: The fact that racism is so entrenched in Malaysian society is something I find very troubling. It is in our system and in our mentality. Sometimes, I find that it is almost hopeless.
Many blame it on how the ruling party’s (Barisan Nasional) components are based on race; Umno represents the Malays, MCA represents the Chinese, MIC represents the Indians, etc.
Of course we cannot allude from that fact because if you have political parties based on race and ethnicity, how else will society make their choices?
That’s why people start grouping up within their own race. They will feel that their ethnic group needs to be represented in order for their interests and welfare to be safeguarded.
If this mentality is already so entrenched in Malaysia’s DNA, how then can we ever reach a point where we elect leaders because they will protect the interests of Malaysians as a whole?
The opposition like to think themselves as a multiracial party. But let’s be real. Take a good look at the component parties that make up Pakatan Rakyat.
Sure, the names of the parties don’t refer to any particular race. But each party in the pact has an identity that the different racial and ethnic groups relate to.
If one is to mention the DAP, what race would immediately pop into mind? I can honestly say that ‘Chinese’ is what I think of. What about you?
And if one is to mention PAS? Hey, that one is pretty obvious. Islam and Malay is so synonymous in Malaysia that I can safely assume that their core support is almost all Malay.
PKR can be a bit tricky. They have members, candidates and elected representatives from many races, although a majority of them are Malays.
But seriously folks, correct me if I’m wrong here. No one can outright deny that the Malays would be the ones who will most likely identify with PKR, right?
If you still don’t agree with me, then allow me to give you more anecdotal evidence for why I say that racism is so entrenched in the minds of Malaysians.
Look at how the older generation always like to remind the younger ones that it was better back in the day when they would mingle with all their Malay, Chinese and Indian neighbours.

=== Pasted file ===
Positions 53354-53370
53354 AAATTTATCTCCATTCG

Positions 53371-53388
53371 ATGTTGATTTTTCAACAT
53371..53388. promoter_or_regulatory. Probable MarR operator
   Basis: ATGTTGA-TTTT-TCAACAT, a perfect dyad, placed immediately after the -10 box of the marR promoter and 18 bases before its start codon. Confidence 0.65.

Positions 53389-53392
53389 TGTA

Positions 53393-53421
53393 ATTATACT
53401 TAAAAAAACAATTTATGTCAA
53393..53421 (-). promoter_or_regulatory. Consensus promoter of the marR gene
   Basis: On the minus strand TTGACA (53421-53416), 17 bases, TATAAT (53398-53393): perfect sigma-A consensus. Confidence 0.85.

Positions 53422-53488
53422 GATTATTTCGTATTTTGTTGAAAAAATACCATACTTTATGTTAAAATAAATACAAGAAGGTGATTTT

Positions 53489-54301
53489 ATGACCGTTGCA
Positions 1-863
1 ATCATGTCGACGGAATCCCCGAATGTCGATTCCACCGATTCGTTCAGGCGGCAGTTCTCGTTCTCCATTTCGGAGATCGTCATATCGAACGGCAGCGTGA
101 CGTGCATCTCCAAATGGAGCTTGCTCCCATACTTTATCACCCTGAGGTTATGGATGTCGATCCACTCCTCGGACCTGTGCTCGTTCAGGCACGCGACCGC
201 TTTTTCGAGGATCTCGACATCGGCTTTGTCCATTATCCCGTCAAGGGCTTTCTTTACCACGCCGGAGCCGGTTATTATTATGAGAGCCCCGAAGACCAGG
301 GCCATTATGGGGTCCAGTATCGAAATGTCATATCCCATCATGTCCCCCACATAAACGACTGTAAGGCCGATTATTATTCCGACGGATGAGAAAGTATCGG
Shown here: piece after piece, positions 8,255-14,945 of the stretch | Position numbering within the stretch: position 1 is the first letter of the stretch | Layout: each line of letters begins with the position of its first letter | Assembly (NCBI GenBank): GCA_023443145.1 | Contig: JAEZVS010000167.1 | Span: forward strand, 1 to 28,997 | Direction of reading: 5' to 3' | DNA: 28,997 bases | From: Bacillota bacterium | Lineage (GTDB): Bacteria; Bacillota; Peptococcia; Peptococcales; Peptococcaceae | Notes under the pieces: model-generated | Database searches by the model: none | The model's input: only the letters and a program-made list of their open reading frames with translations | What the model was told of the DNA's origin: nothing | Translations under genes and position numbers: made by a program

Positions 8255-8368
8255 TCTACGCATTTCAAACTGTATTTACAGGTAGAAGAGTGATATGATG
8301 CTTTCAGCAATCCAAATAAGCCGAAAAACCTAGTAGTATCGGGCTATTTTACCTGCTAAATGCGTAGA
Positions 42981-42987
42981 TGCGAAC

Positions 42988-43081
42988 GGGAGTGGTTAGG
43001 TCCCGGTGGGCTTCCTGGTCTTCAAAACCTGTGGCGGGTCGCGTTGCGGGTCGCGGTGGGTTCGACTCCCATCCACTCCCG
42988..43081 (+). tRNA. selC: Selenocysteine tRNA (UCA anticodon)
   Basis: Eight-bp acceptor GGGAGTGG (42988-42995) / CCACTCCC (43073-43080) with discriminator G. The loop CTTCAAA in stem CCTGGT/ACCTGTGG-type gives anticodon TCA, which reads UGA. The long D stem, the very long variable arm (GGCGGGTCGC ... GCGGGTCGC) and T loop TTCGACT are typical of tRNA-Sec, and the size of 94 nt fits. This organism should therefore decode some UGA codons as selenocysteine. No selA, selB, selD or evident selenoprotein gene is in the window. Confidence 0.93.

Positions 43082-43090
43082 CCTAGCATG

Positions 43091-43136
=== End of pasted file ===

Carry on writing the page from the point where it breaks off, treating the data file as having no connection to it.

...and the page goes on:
Yet, in that sheer reminder, they are already so conscious of racial lines that it seems integration was something forced – “Look at me! I’m Malay but I hang out with other races!”
But let me tell you one thing. Although things may look hopeless, I personally have hope. I have hope because I don’t tend to see things along racial lines (if I may say so myself).
I can honestly say that I am convinced that any other person who is not my race (I am officially Malay) can be just as much a Malaysian as I am.
It doesn’t matter if they are first, second or third generation Malaysian. A Malaysian is a Malaysian. And even though I am officially Malay, I’m actually third generation Malaysian.
I can honestly say that when I go out to vote in an election, I do not vote for a candidate or a party that I see will protect my racial and ethnic interests.
And what makes me even more hopeful is the fact that I know so many of my peers (although not all of them) who believe in the same thing I do.
My peers and I are of the generation that do not relate to the time way back when this land was ruled by the British through their divide and conquer system.
My peers and I are of the generation that do not relate to the time way back when there was the fight for independence (although we really appreciate and honour it).
My peers and I are of the generation that wants to live in a Malaysia that has evolved and developed from the Malaysia (or Malaya) that existed in that time way back.
So, no matter how entrenched Malaysia can be with racism and no matter how hopeless it may look sometimes, that generation that has made it so entrenched will soon cease to exist.
My generation and I, on the other hand, are only growing stronger and we will bring that change. My generation and I are here to stay.